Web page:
"Carpathian Forest must be destroyed!," screams the CD booklet for Defending the Throne of Evil -- proof that Norway's Carpathian Forest may not be taking themselves entirely seriously. Which has always been the band's charm, so to speak; like other black metal acts, the delivery is poker-faced and anti-Christian, guitars encrusted with grime, vocals shrieking like squirrels trapped in the garbage disposal, and double-bass tempos veering nearly out of control. While past Carpathian Forest albums have embraced a gritty, Motörhead-meets-Mayhem aesthetic, Defending is the first record where vocalist/guitarist/leader Nattefrost has had full control of the group's reins (longtime collaborator Nordavind quit during the recording of 2001's Morbid Fascination of Death album) -- and he has disappointingly steered the band through more typical and predictable black metal pastures, fleshing out the sound and arrangements with symphonic keyboards. Still, "Spill the Blood of the Lamb" is compellingly vicious, and the final three songs deviate from the maelstrom with some welcome weirdness -- "The Old House on the Hill" is a comical ditty consisting of a jaunty, carnival-inspired keyboard theme smothered with Nattefrost's evil-monster croaks; "Nekrophiliac/Anthropophagus Maniac" concludes down an unexpected two-track road lined with squawking saxophones; and "Cold Murderous Music" sounds like Portishead (!) fronted by a tracheotomy recipient, a fascinating and strange dichotomy (to say the least). However, too much of Defending, solid as it is, takes a conservative path, leaving Carpathian Forest's strong points -- experimental indulgences, tongue-in-cheek S&M lyrical excursions, and the stripped-down rock & roll glory of past albums -- in relatively short supply here. Unfortunately, most of Defending the Throne of Evil just falls in with the rest of the symphonic black metal pack.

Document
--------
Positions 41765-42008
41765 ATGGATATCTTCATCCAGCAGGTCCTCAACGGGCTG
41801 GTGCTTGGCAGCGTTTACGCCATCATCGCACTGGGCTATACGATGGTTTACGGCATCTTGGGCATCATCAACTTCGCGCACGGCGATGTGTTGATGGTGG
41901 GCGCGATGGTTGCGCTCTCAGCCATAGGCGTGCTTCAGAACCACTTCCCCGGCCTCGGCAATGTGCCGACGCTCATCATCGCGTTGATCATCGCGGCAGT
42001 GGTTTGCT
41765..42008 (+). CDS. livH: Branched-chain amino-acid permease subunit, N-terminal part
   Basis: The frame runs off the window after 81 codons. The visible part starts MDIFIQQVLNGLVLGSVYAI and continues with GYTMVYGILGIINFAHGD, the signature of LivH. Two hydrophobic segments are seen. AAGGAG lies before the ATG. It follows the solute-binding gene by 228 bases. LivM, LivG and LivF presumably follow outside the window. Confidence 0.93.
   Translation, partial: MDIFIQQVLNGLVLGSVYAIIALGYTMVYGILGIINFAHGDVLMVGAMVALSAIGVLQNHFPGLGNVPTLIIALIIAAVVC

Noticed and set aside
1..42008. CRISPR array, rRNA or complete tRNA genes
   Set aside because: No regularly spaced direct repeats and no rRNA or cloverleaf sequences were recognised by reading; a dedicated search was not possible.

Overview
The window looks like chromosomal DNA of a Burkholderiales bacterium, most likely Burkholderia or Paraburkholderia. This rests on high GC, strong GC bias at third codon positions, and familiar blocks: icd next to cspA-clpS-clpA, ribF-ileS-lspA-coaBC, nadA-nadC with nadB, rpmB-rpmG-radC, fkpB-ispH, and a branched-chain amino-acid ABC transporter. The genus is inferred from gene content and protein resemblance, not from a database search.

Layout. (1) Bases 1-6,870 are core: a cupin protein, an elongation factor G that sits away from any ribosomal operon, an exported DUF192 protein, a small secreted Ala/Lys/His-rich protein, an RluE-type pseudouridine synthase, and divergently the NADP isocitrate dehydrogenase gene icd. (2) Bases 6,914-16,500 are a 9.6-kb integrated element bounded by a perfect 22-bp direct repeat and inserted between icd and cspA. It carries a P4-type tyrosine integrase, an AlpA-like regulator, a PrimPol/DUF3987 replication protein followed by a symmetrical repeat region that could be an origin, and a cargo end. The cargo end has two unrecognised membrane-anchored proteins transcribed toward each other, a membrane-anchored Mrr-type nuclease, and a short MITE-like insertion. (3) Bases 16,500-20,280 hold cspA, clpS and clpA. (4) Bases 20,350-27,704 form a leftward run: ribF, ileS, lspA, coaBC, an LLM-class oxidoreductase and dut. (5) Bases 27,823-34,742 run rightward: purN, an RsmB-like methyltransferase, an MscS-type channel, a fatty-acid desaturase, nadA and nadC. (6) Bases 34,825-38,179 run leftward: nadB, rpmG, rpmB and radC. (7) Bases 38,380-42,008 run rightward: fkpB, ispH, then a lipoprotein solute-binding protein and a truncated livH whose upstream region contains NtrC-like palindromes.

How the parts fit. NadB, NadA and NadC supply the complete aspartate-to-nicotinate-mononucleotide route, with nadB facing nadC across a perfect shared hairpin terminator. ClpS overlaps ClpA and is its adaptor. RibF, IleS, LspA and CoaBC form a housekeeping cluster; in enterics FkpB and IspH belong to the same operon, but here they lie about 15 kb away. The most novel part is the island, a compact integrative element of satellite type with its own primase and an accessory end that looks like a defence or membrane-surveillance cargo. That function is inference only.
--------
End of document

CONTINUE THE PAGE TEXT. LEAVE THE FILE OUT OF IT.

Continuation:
AllMusic Review by John Serba